Curved claws hint at pterosaur habits

From Norman, Okla., at a meeting of the Society of Vertebrate Paleontology

A study of the claws of ancient flying reptiles known as pterosaurs suggests that some of the creatures may have walked like present-day herons and used claws on their wings to hold prey.

In modern birds, claw curvature is closely correlated with the animal’s behavior, says David A. Krauss, a paleobiologist at Boston College. Birds that cling to and climb the sides of trees, like woodpeckers and nuthatches, have strongly curved claws. Birds that walk on the ground, like shorebirds, have relatively straight claws. Perching birds have claw curvature that lies between that of walkers and climbers, Krauss notes.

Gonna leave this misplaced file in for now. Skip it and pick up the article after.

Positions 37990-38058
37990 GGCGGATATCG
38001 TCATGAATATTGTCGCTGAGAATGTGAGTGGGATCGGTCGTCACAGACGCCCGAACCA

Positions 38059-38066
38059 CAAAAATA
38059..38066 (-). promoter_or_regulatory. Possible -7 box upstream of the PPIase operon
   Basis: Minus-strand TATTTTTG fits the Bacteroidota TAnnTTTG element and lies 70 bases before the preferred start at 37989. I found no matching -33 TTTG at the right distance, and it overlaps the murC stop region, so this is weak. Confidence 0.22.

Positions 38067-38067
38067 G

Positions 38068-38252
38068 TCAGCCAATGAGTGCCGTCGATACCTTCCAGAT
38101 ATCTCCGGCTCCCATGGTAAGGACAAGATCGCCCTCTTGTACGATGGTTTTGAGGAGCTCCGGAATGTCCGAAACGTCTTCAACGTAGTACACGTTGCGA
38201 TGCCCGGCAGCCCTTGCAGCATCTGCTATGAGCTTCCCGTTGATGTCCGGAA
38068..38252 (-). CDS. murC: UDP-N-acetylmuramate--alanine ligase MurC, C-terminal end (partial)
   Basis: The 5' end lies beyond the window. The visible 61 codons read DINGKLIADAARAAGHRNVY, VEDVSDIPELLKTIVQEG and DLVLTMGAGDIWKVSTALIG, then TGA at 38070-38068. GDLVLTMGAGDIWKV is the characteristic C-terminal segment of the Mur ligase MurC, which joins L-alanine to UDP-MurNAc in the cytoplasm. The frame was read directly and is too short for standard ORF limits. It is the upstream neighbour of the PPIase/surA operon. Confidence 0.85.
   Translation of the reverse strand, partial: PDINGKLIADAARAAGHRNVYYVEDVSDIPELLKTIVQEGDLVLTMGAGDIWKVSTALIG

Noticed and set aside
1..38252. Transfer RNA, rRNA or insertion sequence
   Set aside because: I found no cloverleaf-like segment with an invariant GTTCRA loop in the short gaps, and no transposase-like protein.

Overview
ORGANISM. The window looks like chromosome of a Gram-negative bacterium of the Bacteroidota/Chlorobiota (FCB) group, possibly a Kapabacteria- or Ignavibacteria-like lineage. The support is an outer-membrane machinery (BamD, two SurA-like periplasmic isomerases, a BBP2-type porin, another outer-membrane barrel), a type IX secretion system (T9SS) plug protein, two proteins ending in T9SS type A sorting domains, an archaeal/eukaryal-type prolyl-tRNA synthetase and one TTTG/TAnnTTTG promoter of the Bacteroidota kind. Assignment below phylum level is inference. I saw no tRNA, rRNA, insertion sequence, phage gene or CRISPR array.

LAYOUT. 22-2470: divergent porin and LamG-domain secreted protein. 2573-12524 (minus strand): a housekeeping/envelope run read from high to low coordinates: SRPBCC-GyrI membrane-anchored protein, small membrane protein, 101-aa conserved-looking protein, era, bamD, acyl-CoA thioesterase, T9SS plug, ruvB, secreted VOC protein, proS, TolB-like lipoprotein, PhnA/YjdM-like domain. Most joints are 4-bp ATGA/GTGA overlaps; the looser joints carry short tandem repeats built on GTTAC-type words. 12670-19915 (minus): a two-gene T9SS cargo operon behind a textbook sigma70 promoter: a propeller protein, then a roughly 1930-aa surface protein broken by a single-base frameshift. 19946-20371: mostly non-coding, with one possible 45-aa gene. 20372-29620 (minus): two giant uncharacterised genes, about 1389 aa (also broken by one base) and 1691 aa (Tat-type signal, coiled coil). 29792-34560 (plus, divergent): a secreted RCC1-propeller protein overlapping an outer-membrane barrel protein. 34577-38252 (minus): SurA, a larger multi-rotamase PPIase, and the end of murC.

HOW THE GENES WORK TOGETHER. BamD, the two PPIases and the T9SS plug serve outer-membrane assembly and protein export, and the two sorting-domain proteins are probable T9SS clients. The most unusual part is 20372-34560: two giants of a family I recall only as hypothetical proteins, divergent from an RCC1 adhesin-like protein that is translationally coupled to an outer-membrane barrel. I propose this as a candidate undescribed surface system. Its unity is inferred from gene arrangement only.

Pterosaurs had claws both on their feet and on their wings. An analysis of more than 100 museum specimens shows that the curvature of claws on pterosaurs’ wing fingers was, on average, comparable to that of perching birds. Claws on the pterosaurs’ feet, however, were almost straight, like those of birds that walk on the ground. This combination hints that pterosaurs didn’t live in trees, says Krauss.

Scientists have long debated whether pterosaurs walked bipedally as people do or scrabbled along the ground on all fours as bats sometimes do. Krauss and his colleagues contend that pterosaurs walked upright but used their curved wing claws to hold prey steady while they consumed it. Such a technique would have helped prevent wriggling meals from snapping off the pterosaur’s delicate teeth.


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